False Domestic Violence Accusations Can Lead To Parental Alienation Syndrome
April 19, 2006
by David Heleniak
Parental Alienation Syndrome (PAS) is a pattern of thoughts and behavior that can develop in a child of separated parents where the custodial parent causes the child, through manipulation and access blocking, to unjustifiably fear and/or hate the other parent. PAS is more than brainwashing, in that the child comes to actively participate in the degradation of the target parent, coming up with original (often ludicrous) reasons to fear/hate him or her.
Domestic violence (DV) restraining orders are a perfect weapon for an alienating parent. Typically, in addition to removing an accused abuser from the marital home, a DV restraining order also “temporarily” bars the accused abuser from seeing his or her children, and “temporarily” gives the accusing parent exclusive physical custody. And temporary, in the Family Court, has a funny way of becoming permanent.
Obtaining a restraining order based on a false allegation of domestic violence gets the target parent out of the house and out of the picture. A father who can’t see his kids, for example, is unable to rebut the lie “Daddy doesn’t love you anymore. That’s why he left you.” Nor can he rebut the alternate lie, “Daddy is dangerous. The wise judge said so. That’s why he can’t see you.”
Often, if an accused abuser is allowed to see his or her children, it is in a supervised visitation center. As Stan Rains observed in “Supervised Visitation Center Dracula,”
The demeaning of the “visiting” parent is readily visible from the minute that a person enters the “secured facility” with armed guards, officious case workers with their clipboards and arrogant, domineering managers…. The child’s impression is that all of these authority figures see Daddy as a serious and dangerous threat. The only time a child sees this type of security is on TV showing prisons filled with bad people.
Not only does visitation in a visitation center send the clear message to the child that the “visiting” parent is a bad person, if children decline to see their parents under such a setting, they are generally not forced to do so. More perversely, if a child is encouraged by the custodial parent to refuse to see the target parent, there will be no significant repercussion to the targeting parent, and, generally, the child will not be forced to see the target parent.
The more time a child spends away from the alienated parent, the worse the alienation will become. As psychologist Glenn F. Cartwright remarked in his article “Expanding the Parameters of Parental Alienation Syndrome,”
the old adage that time heals all wounds, such is not the case with PAS, where the passage of time worsens rather than heals the affliction. This is not to say that time is unimportant: on the contrary, time remains a vital variable for all the players. To heal the relationship, the child requires quality time with the lost parent to continue and repair the meaningful association that may have existed since birth. This continued communication also serves as a reality check for the child to counter the effects of ongoing alienation at home. Likewise, the lost parent needs time with the child to ensure that contact is not completely lost and to prevent the alienation from completely destroying what may be left of a normal, loving relationship. Time used in these ways helps to counter the negative effects of alienation.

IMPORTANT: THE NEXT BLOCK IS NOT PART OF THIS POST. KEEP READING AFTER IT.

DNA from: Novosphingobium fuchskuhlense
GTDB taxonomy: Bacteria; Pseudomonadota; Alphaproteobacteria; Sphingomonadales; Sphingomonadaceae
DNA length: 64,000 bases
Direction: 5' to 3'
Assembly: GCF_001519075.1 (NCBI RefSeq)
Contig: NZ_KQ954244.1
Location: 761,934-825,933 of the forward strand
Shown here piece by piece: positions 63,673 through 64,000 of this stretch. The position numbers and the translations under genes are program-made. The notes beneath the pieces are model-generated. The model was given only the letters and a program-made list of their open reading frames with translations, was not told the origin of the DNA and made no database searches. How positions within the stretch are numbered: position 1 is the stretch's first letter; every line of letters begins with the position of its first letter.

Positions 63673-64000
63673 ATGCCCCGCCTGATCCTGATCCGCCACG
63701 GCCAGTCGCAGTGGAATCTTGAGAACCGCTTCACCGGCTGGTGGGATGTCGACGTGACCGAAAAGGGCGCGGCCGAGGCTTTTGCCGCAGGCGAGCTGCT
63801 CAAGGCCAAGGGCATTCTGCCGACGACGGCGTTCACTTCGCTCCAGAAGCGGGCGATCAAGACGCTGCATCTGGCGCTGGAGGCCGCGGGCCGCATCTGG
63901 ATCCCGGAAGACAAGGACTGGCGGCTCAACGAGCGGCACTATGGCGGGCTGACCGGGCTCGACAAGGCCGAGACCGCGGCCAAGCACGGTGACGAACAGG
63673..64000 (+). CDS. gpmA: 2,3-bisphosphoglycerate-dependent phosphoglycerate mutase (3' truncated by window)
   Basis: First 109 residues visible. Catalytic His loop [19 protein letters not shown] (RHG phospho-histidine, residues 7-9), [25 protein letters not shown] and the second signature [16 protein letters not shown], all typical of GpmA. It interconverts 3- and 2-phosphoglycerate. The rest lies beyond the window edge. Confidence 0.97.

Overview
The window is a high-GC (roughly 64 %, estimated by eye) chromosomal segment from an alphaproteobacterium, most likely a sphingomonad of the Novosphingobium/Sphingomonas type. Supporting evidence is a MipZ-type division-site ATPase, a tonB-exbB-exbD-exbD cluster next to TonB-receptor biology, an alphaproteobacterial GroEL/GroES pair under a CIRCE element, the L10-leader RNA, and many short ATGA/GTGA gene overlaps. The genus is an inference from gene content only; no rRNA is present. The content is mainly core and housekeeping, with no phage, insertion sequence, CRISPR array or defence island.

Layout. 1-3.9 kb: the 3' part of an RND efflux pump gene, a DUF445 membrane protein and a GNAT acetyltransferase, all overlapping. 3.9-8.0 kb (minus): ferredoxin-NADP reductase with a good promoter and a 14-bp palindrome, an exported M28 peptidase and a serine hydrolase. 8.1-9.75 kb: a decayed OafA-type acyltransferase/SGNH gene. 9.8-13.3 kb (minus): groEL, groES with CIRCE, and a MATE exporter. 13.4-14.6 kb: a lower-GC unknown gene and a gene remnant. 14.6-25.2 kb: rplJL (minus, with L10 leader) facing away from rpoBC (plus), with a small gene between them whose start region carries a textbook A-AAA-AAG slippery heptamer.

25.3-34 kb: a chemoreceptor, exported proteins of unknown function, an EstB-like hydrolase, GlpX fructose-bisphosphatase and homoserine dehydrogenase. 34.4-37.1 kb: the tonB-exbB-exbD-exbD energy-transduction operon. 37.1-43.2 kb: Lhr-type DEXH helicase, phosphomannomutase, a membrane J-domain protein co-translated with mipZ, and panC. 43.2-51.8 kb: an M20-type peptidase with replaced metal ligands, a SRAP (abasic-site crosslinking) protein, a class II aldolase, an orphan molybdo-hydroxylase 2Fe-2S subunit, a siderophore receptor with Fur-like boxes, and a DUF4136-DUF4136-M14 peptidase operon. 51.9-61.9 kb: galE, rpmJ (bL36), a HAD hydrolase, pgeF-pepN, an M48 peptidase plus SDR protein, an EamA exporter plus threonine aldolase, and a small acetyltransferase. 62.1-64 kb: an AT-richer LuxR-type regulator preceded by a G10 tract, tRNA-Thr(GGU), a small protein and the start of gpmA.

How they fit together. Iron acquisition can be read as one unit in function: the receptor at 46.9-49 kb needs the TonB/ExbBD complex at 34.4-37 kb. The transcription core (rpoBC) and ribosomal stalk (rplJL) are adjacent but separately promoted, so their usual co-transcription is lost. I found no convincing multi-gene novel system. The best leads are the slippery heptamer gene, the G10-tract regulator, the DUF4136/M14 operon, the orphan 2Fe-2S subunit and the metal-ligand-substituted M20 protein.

The alienating parent, on the other hand, requires time to complete the brainwashing of the child without interference. The manipulation of time becomes the prime weapon in the hands of the alienator who uses it to structure, occupy, and usurp the child’s time to prevent “contaminating” contact with the lost parent, depriving both of their right to spend time together and furthering the goal of total alienation. Unlike cases of child abuse where time away from the abuser sometimes helps in repairing a damaged relationship, in PAS time away from the lost parent furthers the goal of alienation. The usual healing properties of time are lost when it is used as the primary weapon to inflict injury on the lost parent by alienating the child.
Along these lines, Dr. Richard A. Gardner, who coined the term “Parental Alienation Syndrome” in 1985, maintained: “If there is to be any hope of their reestablishing a relationship with the targeted parent, PAS children must spend significant time with him (her). They must have living experiences that will demonstrate that the PAS parent is not noxious and/or dangerous.”
A parent willing to falsely accuse the other parent of domestic violence would probably be willing to poison a child against him or her. Add to this the problem that a judge willing to “err on the side of caution” by entering a DV restraining order based on a dubious false allegation would probably not be willing to do what was necessary to prevent the development of PAS.
PAS is heart-wrenching and, tragically, common. If the DV restraining order system could be reformed so that only real victims obtained restraining orders and only real abusers were thrown out their houses, I predict that the number of PAS cases would be greatly reduced. Let’s try to get there.
David Heleniak is an attorney in Morristown, NJ, and the author of “The New Star Chamber: The New Jersey Family Court and the Prevention of Domestic Violence Act.”